Here are a few thoughts on a natural avalanche which ran Jan 25 or 26 in the cat terrain: I shot this from half a mile away but there is a lot to take away from it; even at such a remote distance.
For starters you may recognize this area, as the Colorado Trail runs through the lower track of the slide and along tree line. This is the high point between Bolam Pass and Graysill Creek.
The face is a southeast aspect, with a large flat area to its northwest, which provides a generous fetch point for snow transport. As January's final storm cycle moved out we saw considerable winds out of the north and northwest which deposited a hefty load onto the slope. This is also shown in the wind stripped bare spots of the western faces.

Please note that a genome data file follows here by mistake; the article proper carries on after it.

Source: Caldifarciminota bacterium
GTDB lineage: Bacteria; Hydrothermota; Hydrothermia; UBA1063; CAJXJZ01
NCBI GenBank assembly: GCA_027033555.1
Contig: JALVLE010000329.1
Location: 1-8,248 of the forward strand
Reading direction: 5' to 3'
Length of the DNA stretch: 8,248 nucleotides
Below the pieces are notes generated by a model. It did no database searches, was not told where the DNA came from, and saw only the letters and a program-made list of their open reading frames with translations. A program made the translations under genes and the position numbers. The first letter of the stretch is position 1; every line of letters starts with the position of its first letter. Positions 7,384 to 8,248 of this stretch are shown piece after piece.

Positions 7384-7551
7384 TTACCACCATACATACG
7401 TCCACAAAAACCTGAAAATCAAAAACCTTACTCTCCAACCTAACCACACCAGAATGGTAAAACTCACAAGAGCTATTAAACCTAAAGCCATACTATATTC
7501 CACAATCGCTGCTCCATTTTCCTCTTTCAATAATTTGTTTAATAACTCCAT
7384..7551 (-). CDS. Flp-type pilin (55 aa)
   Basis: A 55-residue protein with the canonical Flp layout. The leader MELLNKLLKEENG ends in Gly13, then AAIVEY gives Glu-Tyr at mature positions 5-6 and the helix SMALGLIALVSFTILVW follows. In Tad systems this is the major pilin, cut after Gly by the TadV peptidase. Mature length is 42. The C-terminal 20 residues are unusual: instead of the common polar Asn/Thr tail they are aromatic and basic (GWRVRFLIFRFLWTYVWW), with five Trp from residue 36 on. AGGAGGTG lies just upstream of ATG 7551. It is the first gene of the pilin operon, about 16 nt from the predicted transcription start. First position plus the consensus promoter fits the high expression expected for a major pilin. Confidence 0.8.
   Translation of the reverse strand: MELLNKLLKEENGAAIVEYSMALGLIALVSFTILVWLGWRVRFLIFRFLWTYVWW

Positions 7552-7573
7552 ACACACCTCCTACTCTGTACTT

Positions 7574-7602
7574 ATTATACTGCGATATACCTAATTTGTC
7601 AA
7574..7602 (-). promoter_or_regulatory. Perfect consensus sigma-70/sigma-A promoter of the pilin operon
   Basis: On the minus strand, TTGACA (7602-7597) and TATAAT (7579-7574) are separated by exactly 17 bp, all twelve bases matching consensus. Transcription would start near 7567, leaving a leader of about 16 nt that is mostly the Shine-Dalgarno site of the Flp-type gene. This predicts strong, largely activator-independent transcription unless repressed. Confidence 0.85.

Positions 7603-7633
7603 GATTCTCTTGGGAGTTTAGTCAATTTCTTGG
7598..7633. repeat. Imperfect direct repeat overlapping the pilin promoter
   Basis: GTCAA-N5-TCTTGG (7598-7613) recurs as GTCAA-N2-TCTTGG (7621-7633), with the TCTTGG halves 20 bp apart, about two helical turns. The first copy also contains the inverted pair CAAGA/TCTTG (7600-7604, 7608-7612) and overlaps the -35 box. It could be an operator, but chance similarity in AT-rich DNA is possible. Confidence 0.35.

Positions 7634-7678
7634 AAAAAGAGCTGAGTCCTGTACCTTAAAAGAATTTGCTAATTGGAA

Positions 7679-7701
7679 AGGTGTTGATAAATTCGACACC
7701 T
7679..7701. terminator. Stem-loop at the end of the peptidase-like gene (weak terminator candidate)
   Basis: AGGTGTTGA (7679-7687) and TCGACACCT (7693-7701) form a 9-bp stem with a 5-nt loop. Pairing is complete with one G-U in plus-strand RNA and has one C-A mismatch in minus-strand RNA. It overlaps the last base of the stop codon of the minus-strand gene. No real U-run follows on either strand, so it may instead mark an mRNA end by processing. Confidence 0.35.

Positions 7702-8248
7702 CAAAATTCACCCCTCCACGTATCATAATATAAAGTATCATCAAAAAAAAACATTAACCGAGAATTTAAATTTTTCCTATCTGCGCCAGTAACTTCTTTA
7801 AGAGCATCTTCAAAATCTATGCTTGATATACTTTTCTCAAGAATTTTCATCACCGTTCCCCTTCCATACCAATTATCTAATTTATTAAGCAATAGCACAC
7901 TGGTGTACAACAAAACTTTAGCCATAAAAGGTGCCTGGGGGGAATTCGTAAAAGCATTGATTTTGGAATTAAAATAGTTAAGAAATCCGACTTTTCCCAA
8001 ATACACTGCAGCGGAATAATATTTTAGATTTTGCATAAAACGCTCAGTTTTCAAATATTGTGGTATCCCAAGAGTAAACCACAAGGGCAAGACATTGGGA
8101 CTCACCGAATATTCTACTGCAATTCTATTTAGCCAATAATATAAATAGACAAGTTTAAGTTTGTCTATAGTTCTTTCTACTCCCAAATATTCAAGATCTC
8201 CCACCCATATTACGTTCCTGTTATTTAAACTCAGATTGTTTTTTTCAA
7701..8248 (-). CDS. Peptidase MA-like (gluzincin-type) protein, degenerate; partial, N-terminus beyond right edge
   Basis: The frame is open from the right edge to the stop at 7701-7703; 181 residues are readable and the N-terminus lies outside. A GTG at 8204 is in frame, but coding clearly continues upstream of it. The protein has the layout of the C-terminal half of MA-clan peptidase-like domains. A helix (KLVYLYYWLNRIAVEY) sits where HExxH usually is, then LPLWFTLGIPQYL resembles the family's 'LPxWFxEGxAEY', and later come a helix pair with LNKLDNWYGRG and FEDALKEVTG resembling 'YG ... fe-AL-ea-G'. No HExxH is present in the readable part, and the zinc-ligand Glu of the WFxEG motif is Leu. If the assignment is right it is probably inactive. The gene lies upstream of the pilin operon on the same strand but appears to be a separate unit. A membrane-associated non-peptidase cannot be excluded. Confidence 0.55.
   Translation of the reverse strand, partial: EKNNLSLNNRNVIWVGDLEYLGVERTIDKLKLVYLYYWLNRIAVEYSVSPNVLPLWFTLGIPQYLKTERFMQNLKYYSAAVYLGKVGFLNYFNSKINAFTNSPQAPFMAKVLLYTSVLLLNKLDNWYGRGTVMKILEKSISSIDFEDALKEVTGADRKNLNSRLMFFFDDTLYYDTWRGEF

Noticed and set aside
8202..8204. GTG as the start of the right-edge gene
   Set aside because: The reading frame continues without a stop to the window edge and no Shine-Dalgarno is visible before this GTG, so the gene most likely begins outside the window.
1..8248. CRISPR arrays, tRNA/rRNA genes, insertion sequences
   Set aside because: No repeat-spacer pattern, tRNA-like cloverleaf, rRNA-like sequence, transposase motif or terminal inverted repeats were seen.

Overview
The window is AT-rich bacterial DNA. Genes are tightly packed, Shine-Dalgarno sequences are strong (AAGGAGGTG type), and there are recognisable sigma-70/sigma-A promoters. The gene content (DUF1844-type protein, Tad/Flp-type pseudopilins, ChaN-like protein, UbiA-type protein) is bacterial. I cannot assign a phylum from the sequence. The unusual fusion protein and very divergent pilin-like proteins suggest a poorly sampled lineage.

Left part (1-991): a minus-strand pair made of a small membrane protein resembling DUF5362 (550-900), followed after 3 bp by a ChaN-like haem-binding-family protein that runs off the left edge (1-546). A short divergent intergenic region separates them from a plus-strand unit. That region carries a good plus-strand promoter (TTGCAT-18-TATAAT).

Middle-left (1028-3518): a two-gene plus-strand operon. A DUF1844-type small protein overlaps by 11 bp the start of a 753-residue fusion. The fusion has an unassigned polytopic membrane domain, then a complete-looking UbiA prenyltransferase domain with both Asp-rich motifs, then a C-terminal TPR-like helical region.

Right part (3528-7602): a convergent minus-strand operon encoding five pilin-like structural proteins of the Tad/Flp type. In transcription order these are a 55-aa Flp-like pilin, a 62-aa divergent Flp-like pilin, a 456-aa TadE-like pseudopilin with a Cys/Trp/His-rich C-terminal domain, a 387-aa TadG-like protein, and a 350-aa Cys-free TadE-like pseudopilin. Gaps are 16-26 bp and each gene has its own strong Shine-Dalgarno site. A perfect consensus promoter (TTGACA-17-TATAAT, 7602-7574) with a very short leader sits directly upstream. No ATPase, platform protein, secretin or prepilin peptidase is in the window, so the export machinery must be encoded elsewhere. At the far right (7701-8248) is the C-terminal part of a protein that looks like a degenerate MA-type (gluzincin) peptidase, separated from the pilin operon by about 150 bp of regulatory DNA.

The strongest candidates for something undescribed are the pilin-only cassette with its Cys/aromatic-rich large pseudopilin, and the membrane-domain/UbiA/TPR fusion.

The wind added more stress to an already substantial storm total but the final straw that made this run was sun in the first days after the storm cleared. The sun is significant for two reasons. It directly warmed and weakened the snow causing the failure and it was also the source of the melt freeze crust which more than likely was the interface the avalanche slid on.
I would also note that this slide, which ran very wide in relation to the size of the slope, was able to run naturally on an angle roughly 30-34 degrees. Yes that is prime avalanche terrain but it could be thought of as slightly low angle for a natural to run so big. Soooo there ya go- a lot to take in from a single picture.